humans than cow milk. These cheeses can be found in many stores and on the Internet.
Whichever type of milk they’re made from, cultured products such as cheese and yogurt are good sources of complete protein with the lactose, or “milk sugar” reduced by friendly bacteria in the culturing process. To be sure that an item is fully cultured, check the “Nutrition Facts” on the label; the carbohydrate should be very low. (Of course you want to avoid the fruit-flavored and sweetened varieties of yogurt that are always full of sugar — sometimes a half-dozen
teaspoons or more!) It’s important to remember that dairy is also high in B fat. So you
must be careful to eat cheese in a way that maintains balance with your intake of A and C fats. If you are recovering from an inflammatory- related illness, such as cancer, heart disease and the others discussed in this book, limit or avoid dairy products. In addition, avoid so-called “American” cheese, cheese spreads and other processed cheeses. These highly processed products, which outsell natural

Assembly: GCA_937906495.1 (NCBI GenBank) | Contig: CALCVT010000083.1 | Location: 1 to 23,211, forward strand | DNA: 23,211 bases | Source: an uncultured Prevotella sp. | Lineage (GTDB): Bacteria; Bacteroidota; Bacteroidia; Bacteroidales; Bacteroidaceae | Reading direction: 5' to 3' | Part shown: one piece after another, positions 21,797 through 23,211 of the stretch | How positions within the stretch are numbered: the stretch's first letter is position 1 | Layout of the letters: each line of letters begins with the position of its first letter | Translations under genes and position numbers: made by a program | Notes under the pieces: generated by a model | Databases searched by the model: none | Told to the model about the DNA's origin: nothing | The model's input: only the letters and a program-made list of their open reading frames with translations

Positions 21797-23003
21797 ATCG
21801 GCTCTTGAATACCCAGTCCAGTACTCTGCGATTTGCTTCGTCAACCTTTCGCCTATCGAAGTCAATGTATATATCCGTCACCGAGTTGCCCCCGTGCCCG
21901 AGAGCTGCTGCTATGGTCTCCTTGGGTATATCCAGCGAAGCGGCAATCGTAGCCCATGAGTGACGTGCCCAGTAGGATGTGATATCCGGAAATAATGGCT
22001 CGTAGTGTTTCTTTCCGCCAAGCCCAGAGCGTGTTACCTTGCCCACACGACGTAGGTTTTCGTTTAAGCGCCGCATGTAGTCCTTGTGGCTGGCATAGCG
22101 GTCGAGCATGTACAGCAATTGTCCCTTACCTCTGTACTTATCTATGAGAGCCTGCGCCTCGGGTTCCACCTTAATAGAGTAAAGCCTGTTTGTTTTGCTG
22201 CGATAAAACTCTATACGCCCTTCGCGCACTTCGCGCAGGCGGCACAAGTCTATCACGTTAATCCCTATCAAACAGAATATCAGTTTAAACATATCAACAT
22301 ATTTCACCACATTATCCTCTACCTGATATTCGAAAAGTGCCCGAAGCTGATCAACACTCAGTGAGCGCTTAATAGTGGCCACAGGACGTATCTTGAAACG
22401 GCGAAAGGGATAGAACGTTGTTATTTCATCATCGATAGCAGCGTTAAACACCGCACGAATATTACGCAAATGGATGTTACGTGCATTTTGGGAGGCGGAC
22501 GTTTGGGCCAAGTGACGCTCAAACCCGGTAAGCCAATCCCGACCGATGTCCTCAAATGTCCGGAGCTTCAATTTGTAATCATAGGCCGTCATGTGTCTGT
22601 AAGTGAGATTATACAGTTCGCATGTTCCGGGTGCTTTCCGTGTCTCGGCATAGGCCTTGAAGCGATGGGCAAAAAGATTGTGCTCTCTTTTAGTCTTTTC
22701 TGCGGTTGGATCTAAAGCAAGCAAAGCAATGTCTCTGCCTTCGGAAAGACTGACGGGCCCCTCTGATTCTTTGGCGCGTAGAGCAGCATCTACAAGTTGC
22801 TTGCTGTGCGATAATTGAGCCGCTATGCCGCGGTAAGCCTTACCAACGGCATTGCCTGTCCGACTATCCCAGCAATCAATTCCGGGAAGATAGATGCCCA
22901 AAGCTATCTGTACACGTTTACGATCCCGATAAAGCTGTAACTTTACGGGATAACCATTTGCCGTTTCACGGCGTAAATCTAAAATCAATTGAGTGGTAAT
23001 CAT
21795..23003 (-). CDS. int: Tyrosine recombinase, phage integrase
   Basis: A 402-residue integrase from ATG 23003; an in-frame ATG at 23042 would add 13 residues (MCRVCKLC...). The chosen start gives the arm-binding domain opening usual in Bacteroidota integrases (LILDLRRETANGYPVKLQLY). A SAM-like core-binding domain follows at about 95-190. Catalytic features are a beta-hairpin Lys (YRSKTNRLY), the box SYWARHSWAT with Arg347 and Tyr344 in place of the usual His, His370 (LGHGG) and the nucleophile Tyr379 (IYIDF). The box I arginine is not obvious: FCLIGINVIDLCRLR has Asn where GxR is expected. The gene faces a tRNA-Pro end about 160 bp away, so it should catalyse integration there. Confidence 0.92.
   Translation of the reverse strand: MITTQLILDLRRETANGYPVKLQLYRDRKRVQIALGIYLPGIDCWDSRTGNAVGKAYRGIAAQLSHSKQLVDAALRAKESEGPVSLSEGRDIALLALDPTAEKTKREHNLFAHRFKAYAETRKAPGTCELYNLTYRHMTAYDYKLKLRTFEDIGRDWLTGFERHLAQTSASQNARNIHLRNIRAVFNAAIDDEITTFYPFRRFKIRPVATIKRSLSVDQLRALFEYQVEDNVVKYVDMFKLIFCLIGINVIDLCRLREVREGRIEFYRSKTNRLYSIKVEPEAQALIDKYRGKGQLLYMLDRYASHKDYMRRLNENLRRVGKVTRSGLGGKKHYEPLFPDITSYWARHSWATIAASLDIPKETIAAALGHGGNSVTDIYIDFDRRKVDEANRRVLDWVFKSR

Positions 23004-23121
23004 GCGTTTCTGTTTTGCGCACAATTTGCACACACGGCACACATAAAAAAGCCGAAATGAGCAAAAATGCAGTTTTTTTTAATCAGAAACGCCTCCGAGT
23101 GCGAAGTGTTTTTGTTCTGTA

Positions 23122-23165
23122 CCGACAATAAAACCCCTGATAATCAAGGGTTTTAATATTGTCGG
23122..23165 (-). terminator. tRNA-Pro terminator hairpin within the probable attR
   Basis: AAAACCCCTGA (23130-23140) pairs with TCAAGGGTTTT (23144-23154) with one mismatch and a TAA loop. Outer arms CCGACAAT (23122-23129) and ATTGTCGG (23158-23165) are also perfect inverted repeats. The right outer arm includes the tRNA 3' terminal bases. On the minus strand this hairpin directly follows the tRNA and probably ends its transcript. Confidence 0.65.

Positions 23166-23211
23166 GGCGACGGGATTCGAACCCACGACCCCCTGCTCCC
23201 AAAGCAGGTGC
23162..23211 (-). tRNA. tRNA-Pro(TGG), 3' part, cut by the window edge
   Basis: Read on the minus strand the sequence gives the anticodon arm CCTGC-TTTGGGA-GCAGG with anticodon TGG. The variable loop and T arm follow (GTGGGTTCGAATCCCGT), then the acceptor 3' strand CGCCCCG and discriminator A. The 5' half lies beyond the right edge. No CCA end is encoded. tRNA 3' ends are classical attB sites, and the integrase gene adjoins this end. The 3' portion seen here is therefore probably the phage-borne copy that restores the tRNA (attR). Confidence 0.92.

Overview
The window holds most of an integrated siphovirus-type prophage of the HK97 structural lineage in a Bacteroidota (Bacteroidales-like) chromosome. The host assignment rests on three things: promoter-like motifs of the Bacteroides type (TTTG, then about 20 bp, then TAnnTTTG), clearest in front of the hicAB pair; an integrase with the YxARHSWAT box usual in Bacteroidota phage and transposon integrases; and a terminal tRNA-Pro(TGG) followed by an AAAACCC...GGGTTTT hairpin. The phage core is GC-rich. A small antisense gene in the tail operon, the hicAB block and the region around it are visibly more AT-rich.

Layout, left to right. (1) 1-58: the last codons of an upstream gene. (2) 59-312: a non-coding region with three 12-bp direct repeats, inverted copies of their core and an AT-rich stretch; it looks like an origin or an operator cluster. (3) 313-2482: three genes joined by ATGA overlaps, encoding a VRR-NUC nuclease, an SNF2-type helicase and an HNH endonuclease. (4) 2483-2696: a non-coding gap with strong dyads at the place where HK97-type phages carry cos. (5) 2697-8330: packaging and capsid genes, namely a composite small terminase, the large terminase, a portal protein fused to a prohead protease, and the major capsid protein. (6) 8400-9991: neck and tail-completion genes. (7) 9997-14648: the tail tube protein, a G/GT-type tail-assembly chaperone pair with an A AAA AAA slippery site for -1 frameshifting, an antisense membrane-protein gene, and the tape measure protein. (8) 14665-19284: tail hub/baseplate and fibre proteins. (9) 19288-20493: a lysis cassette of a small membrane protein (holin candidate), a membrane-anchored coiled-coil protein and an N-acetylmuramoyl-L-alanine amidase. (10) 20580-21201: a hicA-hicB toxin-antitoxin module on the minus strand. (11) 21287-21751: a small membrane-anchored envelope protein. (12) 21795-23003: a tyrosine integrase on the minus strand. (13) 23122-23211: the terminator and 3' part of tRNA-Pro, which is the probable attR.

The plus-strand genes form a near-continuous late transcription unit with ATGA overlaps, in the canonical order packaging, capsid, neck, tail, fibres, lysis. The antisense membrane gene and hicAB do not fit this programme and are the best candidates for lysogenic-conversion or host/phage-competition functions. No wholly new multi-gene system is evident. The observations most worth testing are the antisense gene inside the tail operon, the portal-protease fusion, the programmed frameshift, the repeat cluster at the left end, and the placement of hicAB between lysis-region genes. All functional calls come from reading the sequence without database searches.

cheese, are usually several types of unripe cheeses, ground up with
added chemical stabilizers, preservatives and emulsifiers.

Curds and Whey

Remember Little Miss Muffet, eating her curds and whey? These are the two proteins found in milk. Whey protein is the thin liquid part of milk remaining after the casein (the curds) and fat are removed. Whey is the part of the milk containing most of the vitamins and minerals,

including calcium, and it’s a complete protein. During the making of cheese, which mostly is produced from curds, whey is often fed back to the animals for nutritional reasons.  The whey component of milk contains a group of natural sulfurcontaining substances called biothiols that help produce a key antioxidant in your cells (called glutathione). Because it helps the immune system, whey has been used to help prevent and treat many chronic conditions, from asthma and allergies to cancer and heart disease. It can also help improve muscle function. Most people who are allergic